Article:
A Reluctant Restaurateur Crosses Borders

SCOTT KAMPF HAD GIVEN UP on the roller-coaster ride that is employment in Hamptons kitchens. “Your typical out-of-towner owner promises you the world and then when Labor Day hits, you’re unemployed.” So Kampf—who had worked at East End eateries like Basilico and Post House—left to become a private chef until a fortuitous meeting with Ian Duke, co-owner of Southampton Social Club, brought him back to the restaurant business.

Kampf has been executive chef at the popular Social Club for five years and this summer he took charge of the kitchen at the group’s newest establishment: Union Cantina in Southampton.

Related Content: 5 Things to Eat at Union Cantina

“I always have a few restaurants in my head, one being a cantina-style Mexican restaurant.” Cantinas are popular south-of-the-border drinking holes, known as much as being community gathering places as they are bars. Union, located in Bowden Square in the heart of Southampton, is situated perfectly to fit that bill.


Pollo Tirada with rojo chile sauce, queso blanco, asadero & mexican cheddar cheeses, pico de gallo and avocado. image: yvonne albinowki

When it comes to the food, Mexican may seem like an unlikely choice for a chef who employs French techniques. But the cuisine delivers on two fronts. First, it’s lacking in the region, which didn’t sit well with the peripatetic Kampf, who acquired his culinary training through extensive international travels. “There are some Mexican restaurants in the Hamptons…but there aren’t many real fine-dining places…We’re going to create the benchmark of what Mexican is in the Hamptons.” It’s a challenge he feels prepared for despite not being a prototypical Mexican chef. “I am one of the most fortunate guys in that cooking came easy to me. Even at a young age I was able to cook, to be creative, putting things together that people wouldn’t have thought of.”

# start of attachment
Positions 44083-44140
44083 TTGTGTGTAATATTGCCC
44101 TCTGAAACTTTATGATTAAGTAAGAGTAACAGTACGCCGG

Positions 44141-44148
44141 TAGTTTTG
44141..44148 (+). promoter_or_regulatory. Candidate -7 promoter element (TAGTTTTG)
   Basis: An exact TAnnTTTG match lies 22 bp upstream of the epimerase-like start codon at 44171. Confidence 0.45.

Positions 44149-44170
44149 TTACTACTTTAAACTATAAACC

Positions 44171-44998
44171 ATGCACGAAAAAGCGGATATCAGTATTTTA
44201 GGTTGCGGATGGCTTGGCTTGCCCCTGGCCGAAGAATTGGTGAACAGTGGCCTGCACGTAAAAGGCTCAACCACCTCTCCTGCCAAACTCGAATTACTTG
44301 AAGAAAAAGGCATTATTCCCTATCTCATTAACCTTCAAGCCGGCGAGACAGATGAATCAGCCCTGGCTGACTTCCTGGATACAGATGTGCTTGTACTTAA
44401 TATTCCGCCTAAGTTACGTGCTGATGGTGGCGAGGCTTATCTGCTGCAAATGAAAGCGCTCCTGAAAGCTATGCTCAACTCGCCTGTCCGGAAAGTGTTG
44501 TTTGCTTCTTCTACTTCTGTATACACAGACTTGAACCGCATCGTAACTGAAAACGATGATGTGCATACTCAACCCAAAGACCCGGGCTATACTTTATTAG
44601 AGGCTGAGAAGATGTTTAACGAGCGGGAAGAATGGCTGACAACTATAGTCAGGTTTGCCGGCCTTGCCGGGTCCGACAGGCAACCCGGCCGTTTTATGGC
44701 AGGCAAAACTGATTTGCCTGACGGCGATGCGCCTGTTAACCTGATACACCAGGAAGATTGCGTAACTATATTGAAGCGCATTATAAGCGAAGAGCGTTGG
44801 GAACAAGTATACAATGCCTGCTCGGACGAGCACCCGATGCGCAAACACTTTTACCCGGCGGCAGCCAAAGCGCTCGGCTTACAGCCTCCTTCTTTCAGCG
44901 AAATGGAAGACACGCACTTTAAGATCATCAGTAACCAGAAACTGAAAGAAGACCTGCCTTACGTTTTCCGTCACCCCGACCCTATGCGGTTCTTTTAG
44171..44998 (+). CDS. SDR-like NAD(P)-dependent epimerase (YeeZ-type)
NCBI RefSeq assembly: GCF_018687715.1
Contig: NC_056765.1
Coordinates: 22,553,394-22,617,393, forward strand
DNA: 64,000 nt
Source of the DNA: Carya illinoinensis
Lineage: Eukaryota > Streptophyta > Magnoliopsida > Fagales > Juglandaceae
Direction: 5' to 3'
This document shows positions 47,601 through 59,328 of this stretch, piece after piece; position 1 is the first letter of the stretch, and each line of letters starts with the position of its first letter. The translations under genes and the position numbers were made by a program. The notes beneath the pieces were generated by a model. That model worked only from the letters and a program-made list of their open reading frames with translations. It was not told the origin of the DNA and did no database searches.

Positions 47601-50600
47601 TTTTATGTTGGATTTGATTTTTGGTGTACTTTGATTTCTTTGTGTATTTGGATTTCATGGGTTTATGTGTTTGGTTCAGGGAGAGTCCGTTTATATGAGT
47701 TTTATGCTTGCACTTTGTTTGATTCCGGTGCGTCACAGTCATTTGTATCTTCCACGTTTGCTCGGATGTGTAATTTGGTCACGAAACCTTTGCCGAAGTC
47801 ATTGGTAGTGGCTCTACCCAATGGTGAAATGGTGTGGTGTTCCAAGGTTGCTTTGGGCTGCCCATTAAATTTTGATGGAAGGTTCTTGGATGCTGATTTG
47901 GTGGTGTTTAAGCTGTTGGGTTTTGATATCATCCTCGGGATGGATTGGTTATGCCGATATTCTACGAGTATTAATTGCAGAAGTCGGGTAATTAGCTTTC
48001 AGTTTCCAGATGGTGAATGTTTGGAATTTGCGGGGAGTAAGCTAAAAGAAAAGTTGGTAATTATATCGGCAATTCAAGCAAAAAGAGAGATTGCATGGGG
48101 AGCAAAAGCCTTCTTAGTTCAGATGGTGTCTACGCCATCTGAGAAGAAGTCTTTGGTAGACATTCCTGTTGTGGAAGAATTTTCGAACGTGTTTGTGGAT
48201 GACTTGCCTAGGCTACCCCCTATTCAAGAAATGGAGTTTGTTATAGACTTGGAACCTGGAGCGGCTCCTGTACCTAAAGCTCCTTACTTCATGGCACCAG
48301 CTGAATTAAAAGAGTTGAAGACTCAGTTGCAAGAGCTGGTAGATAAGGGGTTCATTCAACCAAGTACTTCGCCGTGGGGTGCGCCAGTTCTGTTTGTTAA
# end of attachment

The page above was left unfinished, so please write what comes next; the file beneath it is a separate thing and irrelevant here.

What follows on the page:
Second is Kampf’s opportunity to explore two different cuisines simultaneously. French-style cooking allows him to forge unique interpretations of Mexican staples. The French focus on layering flavors to create a harmonious dish is epitomized in Union’s signature offering: the deconstructed enchilada. Instead of rolled tortillas, Kampf layers toasted tortillas on top of each other. The flavor is still there but the creativity has created a new enchilada experience. The choice of protein furthers this new realm of Mexican food—skirt steak, striped bass, spicy shrimp and pulled chicken are all options.

For Kampf, Union also represents another flag staked in an industry he thought he was through with. “I was tired of [it] and I thought, ‘I’ll just go cook dinner for two on Meadow Lane, have a very easy life.’” Well, he got the “two” part right. We’ll soon find out if two kitchens are better than one for this reluctant restaurateur.